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All They Know How To Do Is Grow

A couple of my cherry tomatoes! :)

So, sometimes I get ideas into my head that seem like a good idea at the time. It seems simple enough. In theory. And then it slowly starts to creep into my head how much work is actually going to be required for the “simple” task at hand.

Exhibit A: having my own garden. (I wrote a little about this in the last blog.)

Last year, when I got this little idea into my head, it was too far along in the season to begin planting etc. So I merely did some weeding and planned out where I wanted everything to go. I was so excited. This year I was finally able to begin the process of making my country girl dreams come true.

When I say I underestimated the work (and money) involved…I mean. Gardening is a whole other level of a hobby. The bags of soil and fertilizer to fill up all the garden beds. The seeds. The tools. It was more than I initially bargained for. But I was super excited so it was the sacrifice I was willing to make.

I got all my seeds planted where I had mapped out. I looked up how many to plant, how deep to plant them, how much to water etc, for each veggie. I was proud of myself. I went to the local store to buy plants and seeds. There was a sales lady there working in the garden centre that I ended up talking to…on more than one visit. I had so many questions and she very graciously and joyfully answered them all. I think she could tell I was feeling very anxious about me doing it all wrong and nothing actually growing. She looked at me and said, “Just relax. All a plant knows how to do is grow. That’s all it knows how to do.” I remember thinking how deep that was…especially for a visit to Canadian Tire. It stayed with me.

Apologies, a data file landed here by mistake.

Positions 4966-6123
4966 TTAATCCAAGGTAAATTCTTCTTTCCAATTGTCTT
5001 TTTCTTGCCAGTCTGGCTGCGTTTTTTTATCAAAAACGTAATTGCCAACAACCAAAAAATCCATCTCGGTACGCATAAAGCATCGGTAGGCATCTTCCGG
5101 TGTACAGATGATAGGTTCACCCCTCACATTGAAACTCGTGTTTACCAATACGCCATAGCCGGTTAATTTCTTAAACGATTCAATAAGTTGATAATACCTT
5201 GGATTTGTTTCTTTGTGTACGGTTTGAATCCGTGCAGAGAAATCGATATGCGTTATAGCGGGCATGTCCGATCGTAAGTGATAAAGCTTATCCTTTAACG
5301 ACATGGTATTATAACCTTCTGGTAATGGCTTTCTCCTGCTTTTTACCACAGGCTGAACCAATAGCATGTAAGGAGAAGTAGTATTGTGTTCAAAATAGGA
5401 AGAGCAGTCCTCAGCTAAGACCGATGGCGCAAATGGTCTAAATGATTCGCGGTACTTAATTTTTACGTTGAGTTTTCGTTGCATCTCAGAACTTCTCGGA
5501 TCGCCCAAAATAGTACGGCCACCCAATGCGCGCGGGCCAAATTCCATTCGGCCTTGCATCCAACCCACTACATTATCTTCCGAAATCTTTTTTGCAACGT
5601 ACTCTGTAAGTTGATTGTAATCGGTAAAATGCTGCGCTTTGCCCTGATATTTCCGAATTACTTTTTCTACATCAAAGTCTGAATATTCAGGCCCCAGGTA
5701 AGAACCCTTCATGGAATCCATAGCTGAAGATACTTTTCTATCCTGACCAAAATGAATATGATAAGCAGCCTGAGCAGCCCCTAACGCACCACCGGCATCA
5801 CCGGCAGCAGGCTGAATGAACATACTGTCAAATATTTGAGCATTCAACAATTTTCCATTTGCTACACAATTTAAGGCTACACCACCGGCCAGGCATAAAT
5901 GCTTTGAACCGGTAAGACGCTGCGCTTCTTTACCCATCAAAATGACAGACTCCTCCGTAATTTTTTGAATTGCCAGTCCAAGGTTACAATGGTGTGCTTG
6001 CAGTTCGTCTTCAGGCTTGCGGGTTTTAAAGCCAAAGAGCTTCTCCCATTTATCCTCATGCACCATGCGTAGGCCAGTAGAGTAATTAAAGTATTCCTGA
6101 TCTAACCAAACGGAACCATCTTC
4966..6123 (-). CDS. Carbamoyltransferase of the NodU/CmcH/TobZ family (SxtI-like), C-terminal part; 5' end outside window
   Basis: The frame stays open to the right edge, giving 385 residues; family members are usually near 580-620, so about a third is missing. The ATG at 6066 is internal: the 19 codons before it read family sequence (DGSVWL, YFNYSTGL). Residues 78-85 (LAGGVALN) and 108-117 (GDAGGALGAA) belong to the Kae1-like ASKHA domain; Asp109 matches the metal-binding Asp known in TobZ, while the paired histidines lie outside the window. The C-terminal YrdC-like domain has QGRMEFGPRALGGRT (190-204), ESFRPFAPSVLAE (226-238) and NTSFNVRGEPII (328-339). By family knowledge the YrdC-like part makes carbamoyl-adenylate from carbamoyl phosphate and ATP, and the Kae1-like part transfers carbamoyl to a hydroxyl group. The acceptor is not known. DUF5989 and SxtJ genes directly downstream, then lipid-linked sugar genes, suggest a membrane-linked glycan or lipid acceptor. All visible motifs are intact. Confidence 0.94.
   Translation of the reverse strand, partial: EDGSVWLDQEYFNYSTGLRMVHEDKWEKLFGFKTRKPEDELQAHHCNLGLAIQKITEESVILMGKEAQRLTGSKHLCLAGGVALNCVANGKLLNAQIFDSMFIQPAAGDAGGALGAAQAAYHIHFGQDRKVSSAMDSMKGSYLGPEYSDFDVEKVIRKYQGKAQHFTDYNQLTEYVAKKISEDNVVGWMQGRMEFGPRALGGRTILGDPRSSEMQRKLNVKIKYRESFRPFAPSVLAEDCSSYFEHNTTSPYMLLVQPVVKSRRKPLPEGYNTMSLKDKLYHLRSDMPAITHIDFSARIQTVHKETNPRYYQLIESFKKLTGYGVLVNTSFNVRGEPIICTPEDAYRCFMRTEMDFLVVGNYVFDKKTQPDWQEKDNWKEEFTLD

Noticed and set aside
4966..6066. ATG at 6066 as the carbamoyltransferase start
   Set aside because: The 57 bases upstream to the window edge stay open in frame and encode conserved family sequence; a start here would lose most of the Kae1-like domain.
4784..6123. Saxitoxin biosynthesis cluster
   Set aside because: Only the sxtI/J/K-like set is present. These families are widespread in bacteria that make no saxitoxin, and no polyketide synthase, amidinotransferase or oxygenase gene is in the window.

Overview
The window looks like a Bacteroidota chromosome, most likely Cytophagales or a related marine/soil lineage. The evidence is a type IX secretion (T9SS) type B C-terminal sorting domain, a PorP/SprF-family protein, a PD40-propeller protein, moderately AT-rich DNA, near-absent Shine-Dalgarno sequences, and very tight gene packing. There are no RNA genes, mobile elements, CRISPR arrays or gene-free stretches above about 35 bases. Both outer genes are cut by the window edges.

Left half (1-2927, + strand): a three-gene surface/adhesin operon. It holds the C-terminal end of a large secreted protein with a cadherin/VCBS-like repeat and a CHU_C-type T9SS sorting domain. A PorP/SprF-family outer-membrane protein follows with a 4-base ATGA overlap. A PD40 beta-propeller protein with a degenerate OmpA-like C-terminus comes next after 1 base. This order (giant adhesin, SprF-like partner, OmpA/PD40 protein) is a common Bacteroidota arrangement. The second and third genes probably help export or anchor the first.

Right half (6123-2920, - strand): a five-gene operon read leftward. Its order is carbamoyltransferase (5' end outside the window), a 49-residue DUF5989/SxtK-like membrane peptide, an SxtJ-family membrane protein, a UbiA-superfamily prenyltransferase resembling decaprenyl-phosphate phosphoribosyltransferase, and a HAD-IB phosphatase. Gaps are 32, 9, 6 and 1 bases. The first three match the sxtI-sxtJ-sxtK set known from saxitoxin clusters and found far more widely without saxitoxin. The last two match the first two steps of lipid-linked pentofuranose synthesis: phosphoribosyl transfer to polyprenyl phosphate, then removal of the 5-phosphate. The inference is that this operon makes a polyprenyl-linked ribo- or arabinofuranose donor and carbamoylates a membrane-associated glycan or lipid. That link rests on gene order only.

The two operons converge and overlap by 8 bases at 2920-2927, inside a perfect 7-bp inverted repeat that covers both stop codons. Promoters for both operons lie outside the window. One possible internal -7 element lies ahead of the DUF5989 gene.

That same day that I planted all of my seeds, it rained. Like, torrentially. Of course it did. I thought so much rain would wash all of my freshly planted seeds away and/or drown them. It wasn’t too soon after…as in, a couple of weeks…that the dog somehow figured out how to get into a part of the garden that apparently wasn’t as secure as I had thought. I came back from work with my spinach and kale bed stomped on. My perfect rows were scattered. I remember feeling so discouraged. I tried to straighten them as much as I could but as for the seeds I had planted, there was nothing I could do. They were already in the ground…wherever they happened to be now. (NOT in my perfect rows anymore.)

Every day I went out to check on my garden. I looked for any sign of life. Day after day. Week after week. Not just for my spinach and kale. For all of it. Still nothing. I thought maybe I had done it wrong. Maybe I watered too much? Too little? It was my first time doing this after all.

Then one day when I went to check, I stopped. And I squinted. A little something was starting to catch my eye. A little sprout here..a little sprout there. Here a sprout, there a sprout (Everywhere a sprout sprout!)